The overall incidence of ICC declined in Florida during the period studied (1985-2004), whereas the rates for adenocarcinoma remained relatively stable, consistent with recent publications.2-4 The decreasing rates of SCC suggests that the Pap test is effective in reducing the burden of SCC incidence and mortality, whereas stable rates for adenocarcinoma suggest the need for an improved screening tool to detect lesions that are precursors to invasive adenocarcinoma.27 Liquid-based cervical cytology was a promising detection method for high-grade intraepithelial neoplasia, but systematic reviews have indicated that this new method does not perform better than the conventional Pap smear for the detection of high-grade lesions leading to SCC/adenocarcinoma.26, 28 Two studies also have demonstrated that the Pap test is not as effective for detecting adenocarcinoma lesions as it is for detecting SCC lesions.27, 29
In this study, we observed significantly higher rates of ICC among Hispanic women in the central and south regions of Florida compared with the north region (Table 4). BRFSS data from 9 Florida counties that were surveyed in 2002 indicate that 78.4% of Hispanic women reported having had a Pap smear in the past 3 years, a rate that was lower than the 90% target set by Healthy People 2010. Differences in the rates of ICC by Florida region may be related to recency of immigration and differences in screening by years of residence in the United States. Although the overall ICC rate for Hispanics in Florida was comparable to the rate for non-Hispanics, attention should be paid to increasing screening and appropriate treatment follow-up in recently immigrated populations, like those that reside in the central and southern regions of Florida.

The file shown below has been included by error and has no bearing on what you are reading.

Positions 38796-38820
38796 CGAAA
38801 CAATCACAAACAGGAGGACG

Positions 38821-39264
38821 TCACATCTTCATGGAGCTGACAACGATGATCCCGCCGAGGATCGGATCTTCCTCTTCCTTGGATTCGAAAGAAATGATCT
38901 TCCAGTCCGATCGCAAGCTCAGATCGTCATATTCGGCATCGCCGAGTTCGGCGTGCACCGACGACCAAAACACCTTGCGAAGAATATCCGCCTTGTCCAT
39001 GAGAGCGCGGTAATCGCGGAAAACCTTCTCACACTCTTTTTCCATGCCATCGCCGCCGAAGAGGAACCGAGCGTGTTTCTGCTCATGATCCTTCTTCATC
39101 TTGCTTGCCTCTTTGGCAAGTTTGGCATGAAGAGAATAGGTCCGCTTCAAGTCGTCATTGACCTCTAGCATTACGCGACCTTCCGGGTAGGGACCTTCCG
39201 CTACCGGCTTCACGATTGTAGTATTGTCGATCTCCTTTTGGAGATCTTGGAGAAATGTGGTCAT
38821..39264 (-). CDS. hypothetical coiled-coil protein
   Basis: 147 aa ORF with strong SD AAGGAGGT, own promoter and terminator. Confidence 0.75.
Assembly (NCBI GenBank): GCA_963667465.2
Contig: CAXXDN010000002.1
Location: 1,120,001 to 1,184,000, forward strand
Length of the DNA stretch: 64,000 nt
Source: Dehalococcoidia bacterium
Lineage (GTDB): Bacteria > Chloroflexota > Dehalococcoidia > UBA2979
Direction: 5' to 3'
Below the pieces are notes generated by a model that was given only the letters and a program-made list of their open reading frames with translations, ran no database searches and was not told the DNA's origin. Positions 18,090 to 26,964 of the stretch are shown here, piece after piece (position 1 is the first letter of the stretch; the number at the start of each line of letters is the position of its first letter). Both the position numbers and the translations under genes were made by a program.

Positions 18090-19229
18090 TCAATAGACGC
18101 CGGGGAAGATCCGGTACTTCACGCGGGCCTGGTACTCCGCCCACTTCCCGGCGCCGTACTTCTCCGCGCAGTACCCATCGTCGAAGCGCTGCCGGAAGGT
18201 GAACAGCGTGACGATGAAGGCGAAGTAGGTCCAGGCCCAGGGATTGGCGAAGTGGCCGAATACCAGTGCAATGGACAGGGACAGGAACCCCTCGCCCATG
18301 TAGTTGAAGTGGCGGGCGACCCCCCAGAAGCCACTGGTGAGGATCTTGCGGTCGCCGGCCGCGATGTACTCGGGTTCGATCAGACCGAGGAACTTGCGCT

There are several important limitations to the current analysis. The prevalence of HPV infection by race/ethnicity and age in Florida is unknown. HPV prevalence and information on other risk factors, such as smoking and SES, may help to explain the racial/ethnic discrepancies in ICC rates. Pap test data from the National Health Interview Survey and BRFSS are self-reported; therefore, screening rates may not be reliable, especially for women of lower SES. Several studies have demonstrated that women with lower SES greatly overestimate the prevalence of Pap smear screening.30-32 Paskett et al reported that low-income minority women thought they had received Pap tests more recently than they had by an average of 23 months.31 Calculation of ICC incidence rates using US census data resulted in the inclusion of women who underwent a complete hysterectomy in the denominator, which may have underestimated ICC incidence rates in Florida, because the rates of hysterectomy are highest in the southern region of the United States,33-35 and women who have undergone hysterectomy are not at risk of developing cervical cancer.